Ray Dalio: Pretty close. There is now only a limited amount of stimulant left in the bottle, and the sooner we use it, the sooner it will run out. I’d say that there is about a one-to-three year supply left, depending mostly on domestic and international political outcomes and the policies that result from them. The Fed only has room to cut about 2%, which isn’t much because past recessions needed about 5% of cuts. These cuts, together with QE, might be enough to prevent a recession for a few more years. But interest rates in Europe and Japan have no significant room to decline at the same time that printing money and buying financial assets will have very limited effects. So we’ll see “pushing on a string” in that part of the world. All told, I think monetary policies will be dangerously low on power in a couple of years when the next downturn is more likely to come.
Allison Nathan: Given your concerns about monetary policy limitations, do you agree with the increasingly dovish stance of the Fed—not to mention the ECB—or is it setting itself up for a policy mistake?
Ray Dalio: I think that the Fed’s dovish shift was appropriate and that it’s admirable that the Fed recognized its mistake in over-tightening monetary policy last year, which occurred because the Fed misgauged inflation and growth risks, as well as the asymmetry around those risks. Fed officials were too worried about the combination of fiscal stimulus from the 2017 tax cuts and low unemployment, figuring they would accelerate inflation, so the brakes needed to be put on. They didn’t understand the powers of technological improvements on inflation, and they focused too much on the short-term spurt in growth, so markets plunged at the end of the year. Their response to that sharp fall and their sound reflections about why they were wrong about inflation and growth led to the Fed’s smart and significant change in monetary policy.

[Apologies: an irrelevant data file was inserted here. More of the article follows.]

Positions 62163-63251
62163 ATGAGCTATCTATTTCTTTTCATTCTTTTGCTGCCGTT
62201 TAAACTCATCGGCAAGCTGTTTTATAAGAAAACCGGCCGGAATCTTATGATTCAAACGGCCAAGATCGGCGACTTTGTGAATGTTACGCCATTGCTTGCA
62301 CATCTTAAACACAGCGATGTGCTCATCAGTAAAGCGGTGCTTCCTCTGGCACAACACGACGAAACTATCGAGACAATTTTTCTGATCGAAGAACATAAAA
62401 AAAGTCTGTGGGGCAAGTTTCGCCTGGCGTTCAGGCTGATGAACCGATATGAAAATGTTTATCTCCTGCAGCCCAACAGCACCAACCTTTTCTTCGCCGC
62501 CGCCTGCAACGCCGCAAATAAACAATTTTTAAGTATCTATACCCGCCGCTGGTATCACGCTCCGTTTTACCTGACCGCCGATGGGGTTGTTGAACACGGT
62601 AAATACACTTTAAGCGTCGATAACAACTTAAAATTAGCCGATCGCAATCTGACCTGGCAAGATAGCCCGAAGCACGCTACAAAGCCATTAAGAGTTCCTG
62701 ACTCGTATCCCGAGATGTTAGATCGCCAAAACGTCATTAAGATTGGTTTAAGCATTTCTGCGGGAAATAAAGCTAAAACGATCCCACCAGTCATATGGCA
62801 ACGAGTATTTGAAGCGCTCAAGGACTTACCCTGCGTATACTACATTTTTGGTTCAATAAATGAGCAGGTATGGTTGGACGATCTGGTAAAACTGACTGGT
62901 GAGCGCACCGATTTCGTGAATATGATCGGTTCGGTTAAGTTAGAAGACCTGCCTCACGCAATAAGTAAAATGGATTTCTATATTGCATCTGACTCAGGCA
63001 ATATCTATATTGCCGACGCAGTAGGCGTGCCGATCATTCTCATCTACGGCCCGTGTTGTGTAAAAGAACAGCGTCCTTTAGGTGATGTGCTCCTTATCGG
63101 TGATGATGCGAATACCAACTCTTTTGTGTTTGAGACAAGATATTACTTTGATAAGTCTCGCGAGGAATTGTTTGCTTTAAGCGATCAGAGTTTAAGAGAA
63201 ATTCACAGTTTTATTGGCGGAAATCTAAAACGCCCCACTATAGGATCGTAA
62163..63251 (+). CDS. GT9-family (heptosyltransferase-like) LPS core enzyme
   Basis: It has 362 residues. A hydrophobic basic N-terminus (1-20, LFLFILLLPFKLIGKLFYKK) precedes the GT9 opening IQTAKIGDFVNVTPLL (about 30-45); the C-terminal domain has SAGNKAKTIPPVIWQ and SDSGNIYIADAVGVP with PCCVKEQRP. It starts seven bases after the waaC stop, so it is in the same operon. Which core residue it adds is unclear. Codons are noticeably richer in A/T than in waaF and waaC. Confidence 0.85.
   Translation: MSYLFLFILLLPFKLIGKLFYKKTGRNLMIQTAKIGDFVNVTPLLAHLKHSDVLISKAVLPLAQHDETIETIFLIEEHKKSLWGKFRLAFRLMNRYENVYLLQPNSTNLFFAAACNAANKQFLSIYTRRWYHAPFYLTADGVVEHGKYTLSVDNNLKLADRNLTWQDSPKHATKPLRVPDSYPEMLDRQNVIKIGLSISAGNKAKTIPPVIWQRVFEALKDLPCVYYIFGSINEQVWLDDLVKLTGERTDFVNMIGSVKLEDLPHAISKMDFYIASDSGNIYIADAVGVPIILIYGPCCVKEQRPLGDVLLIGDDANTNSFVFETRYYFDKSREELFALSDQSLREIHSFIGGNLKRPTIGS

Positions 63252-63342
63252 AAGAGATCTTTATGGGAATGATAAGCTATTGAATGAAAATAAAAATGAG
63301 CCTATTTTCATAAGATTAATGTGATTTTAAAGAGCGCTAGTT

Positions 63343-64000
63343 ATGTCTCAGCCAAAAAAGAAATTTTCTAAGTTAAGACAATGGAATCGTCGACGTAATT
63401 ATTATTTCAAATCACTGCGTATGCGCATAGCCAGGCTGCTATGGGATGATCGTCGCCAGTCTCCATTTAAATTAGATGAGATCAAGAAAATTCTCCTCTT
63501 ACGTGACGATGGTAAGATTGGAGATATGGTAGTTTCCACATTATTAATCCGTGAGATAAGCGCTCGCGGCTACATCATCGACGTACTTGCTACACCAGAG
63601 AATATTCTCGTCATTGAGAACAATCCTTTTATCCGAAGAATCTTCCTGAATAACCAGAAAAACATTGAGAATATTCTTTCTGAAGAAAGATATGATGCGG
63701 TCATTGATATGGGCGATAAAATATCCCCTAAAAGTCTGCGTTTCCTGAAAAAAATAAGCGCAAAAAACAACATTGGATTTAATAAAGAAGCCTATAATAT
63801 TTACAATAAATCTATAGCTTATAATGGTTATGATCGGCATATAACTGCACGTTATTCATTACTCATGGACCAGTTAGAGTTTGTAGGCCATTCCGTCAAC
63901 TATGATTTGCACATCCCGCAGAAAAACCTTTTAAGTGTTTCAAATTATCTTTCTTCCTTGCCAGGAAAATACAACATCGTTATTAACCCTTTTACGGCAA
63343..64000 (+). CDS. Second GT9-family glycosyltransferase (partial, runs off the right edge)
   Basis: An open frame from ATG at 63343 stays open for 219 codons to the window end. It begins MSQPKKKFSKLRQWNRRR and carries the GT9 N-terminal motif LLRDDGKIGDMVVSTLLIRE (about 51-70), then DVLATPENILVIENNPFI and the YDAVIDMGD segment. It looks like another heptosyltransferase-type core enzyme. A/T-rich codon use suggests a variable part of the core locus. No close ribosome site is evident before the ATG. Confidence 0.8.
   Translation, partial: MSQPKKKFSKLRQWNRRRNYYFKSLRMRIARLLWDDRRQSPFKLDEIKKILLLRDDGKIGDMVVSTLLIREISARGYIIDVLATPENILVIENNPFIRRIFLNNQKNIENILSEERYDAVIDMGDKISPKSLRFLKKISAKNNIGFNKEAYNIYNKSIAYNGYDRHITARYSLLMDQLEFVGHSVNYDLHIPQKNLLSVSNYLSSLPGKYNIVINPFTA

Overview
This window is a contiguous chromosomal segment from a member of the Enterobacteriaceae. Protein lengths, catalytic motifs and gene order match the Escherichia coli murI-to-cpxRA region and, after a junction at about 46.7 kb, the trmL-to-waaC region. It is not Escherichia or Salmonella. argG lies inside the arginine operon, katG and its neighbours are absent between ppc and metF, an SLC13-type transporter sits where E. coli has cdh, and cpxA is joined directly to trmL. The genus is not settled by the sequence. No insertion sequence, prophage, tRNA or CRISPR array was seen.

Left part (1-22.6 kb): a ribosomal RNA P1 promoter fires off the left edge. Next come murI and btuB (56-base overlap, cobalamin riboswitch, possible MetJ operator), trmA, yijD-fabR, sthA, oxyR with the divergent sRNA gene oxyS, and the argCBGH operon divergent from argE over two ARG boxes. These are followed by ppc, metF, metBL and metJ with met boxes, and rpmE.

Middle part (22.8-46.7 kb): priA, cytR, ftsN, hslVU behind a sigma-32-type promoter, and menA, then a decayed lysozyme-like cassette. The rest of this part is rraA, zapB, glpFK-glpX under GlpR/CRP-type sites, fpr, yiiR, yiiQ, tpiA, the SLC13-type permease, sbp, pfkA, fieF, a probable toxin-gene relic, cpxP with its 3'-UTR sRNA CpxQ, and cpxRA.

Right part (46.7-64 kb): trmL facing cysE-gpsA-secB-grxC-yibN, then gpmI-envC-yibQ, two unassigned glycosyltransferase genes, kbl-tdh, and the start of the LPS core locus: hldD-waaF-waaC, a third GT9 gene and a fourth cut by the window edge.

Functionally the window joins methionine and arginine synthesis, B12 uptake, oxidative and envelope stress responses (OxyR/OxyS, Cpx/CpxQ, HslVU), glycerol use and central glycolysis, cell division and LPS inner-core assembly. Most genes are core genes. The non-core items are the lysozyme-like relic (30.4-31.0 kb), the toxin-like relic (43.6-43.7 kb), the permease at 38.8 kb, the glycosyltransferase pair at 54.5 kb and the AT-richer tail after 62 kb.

Allison Nathan: So you don’t agree with the narrative that bond market pricing in and of itself is having an undue influence on the Fed’s decision-making?
Ray Dalio: I don’t. People who make that argument presume that the Fed thinks the bond market is right, so if yields are declining or the yield curve inverts, the bond market must be seeing something that the Fed should pay attention to, and should proceed more cautiously. While this is reasonable to some extent, the bigger question is whether something fundamental is causing long rates to decline. In my view, several factors warranted lower long rates. Most obvious is slowing growth around the world, which suggests a need for easier monetary policy. Additionally, with US interest rates high in relation to those in the two other reserve currencies—the Euro and the Yen—at the same time that the US dollar has been appreciating, it’s reasonable that US interest rates would fall at a faster pace than the Fed is easing.
Allison Nathan: What’s driving your pessimistic outlook on global growth?
Ray Dalio: I’m focused on four factors.
- First, we’re well along in what I call the short-term debt cycle, which is also called the business cycle. We don’t see the same rates of debt growth and spending growth as we’ve seen in the past because balance sheets won’t sustain that, so we will see a slowing. At the same time, pension and healthcare liabilities will increasingly be coming due, which will intensify the squeeze in the same sort of way that debts coming due does.